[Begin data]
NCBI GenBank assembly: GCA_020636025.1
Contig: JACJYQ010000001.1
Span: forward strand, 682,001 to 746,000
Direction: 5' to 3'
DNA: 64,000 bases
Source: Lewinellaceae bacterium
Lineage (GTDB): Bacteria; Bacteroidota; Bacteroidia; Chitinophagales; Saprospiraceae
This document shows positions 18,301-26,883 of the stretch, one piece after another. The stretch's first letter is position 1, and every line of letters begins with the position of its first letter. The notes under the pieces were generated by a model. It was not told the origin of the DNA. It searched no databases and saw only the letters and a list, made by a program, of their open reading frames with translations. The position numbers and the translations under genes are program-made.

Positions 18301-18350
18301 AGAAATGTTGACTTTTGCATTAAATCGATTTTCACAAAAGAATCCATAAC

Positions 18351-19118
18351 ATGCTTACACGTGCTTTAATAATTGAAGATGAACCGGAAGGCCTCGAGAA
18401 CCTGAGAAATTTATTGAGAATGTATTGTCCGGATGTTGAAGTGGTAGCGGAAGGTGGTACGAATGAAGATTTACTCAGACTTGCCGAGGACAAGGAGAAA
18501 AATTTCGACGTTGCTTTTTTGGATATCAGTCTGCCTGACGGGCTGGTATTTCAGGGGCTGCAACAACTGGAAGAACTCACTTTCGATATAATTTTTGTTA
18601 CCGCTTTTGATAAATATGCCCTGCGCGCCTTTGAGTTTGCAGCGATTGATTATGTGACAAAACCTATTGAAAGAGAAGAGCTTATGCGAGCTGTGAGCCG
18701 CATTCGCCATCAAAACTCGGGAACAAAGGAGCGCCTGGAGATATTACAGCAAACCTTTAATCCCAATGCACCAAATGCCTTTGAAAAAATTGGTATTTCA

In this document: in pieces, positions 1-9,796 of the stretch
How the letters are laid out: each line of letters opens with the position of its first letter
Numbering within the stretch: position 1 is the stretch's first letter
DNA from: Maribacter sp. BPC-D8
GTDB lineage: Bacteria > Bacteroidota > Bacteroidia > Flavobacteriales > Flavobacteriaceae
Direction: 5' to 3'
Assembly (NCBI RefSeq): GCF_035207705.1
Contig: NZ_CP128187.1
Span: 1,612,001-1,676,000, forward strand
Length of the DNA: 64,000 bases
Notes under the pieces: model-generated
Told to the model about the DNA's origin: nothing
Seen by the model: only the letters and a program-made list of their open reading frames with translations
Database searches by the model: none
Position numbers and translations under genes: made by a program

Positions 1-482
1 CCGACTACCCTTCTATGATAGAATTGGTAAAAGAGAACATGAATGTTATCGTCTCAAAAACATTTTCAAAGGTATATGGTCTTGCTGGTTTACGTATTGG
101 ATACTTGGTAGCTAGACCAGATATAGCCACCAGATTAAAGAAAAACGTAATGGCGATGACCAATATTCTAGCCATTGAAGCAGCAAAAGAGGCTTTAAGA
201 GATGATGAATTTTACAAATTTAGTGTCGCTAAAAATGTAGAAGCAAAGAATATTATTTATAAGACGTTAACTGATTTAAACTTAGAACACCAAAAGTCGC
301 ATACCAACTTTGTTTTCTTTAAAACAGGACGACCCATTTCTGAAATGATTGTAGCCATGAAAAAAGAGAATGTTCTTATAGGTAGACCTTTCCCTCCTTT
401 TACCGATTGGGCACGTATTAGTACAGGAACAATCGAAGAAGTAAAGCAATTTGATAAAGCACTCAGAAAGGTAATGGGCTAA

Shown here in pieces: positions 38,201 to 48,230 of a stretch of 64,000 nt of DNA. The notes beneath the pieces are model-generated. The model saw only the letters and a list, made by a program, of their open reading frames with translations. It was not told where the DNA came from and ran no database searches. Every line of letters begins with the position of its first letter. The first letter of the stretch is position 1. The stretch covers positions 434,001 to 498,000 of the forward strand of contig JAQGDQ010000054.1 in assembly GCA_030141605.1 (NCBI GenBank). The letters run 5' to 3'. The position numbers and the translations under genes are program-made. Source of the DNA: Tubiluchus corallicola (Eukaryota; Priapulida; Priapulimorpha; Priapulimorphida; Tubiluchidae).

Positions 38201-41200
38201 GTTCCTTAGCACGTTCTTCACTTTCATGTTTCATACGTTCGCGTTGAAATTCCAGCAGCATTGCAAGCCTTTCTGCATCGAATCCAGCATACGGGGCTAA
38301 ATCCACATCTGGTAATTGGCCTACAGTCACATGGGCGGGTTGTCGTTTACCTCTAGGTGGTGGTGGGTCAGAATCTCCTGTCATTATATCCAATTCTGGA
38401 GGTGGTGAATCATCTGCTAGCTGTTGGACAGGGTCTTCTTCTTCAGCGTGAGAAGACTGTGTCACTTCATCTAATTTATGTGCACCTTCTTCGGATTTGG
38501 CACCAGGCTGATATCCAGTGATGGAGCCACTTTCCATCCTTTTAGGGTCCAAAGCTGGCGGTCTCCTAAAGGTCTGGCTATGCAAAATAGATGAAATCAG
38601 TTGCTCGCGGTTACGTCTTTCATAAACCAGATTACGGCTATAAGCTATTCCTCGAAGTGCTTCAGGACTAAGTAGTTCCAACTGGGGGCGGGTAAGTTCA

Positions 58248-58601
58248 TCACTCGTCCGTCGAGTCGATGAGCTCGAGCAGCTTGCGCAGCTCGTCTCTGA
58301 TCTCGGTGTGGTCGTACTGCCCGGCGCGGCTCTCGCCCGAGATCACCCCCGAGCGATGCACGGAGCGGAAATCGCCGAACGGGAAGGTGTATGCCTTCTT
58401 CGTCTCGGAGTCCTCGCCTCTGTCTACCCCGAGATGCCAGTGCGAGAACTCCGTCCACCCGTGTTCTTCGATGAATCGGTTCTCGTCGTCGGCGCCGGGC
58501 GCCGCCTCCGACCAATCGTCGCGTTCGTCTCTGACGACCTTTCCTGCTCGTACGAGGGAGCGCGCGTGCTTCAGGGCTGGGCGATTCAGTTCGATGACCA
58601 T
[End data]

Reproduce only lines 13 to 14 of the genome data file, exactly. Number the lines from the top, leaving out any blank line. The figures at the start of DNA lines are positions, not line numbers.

18401 CCTGAGAAATTTATTGAGAATGTATTGTCCGGATGTTGAAGTGGTAGCGGAAGGTGGTACGAATGAAGATTTACTCAGACTTGCCGAGGACAAGGAGAAA
18501 AATTTCGACGTTGCTTTTTTGGATATCAGTCTGCCTGACGGGCTGGTATTTCAGGGGCTGCAACAACTGGAAGAACTCACTTTCGATATAATTTTTGTTA